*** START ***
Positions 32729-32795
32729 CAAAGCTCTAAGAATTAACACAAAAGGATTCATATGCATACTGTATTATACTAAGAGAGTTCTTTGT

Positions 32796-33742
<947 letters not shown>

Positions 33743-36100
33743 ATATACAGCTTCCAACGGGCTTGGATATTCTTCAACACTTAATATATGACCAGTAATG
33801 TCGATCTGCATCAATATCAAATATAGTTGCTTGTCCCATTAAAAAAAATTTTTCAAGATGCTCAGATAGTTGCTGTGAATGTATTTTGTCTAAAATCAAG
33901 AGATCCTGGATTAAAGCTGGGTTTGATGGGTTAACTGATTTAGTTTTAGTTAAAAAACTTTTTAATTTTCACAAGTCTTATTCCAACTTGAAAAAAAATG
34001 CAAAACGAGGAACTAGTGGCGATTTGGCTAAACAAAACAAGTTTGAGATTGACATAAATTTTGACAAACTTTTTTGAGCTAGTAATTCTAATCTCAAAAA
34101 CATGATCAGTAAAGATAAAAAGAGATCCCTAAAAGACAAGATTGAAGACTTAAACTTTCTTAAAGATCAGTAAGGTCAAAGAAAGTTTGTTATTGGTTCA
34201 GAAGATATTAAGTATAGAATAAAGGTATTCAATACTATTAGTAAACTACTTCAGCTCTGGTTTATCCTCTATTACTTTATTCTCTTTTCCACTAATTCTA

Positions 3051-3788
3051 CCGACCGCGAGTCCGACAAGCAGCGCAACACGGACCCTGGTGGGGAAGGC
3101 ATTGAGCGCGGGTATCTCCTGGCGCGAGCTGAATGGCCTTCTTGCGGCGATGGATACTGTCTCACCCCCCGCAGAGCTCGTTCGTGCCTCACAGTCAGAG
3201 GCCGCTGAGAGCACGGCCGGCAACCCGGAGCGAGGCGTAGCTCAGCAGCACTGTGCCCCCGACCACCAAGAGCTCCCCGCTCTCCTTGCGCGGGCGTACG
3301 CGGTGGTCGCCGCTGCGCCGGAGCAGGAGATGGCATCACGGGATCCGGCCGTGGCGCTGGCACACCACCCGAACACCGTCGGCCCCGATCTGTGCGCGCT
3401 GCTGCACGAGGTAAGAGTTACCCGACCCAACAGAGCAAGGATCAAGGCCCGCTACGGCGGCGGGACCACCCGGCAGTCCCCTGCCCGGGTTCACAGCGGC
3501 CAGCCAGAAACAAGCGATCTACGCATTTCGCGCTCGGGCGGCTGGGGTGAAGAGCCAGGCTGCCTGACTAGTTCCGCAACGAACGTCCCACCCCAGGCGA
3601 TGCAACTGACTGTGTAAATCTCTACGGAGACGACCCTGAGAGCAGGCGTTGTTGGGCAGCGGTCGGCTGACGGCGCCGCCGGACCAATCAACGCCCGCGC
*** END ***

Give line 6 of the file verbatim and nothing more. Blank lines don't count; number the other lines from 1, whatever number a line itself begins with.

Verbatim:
33743 ATATACAGCTTCCAACGGGCTTGGATATTCTTCAACACTTAATATATGACCAGTAATG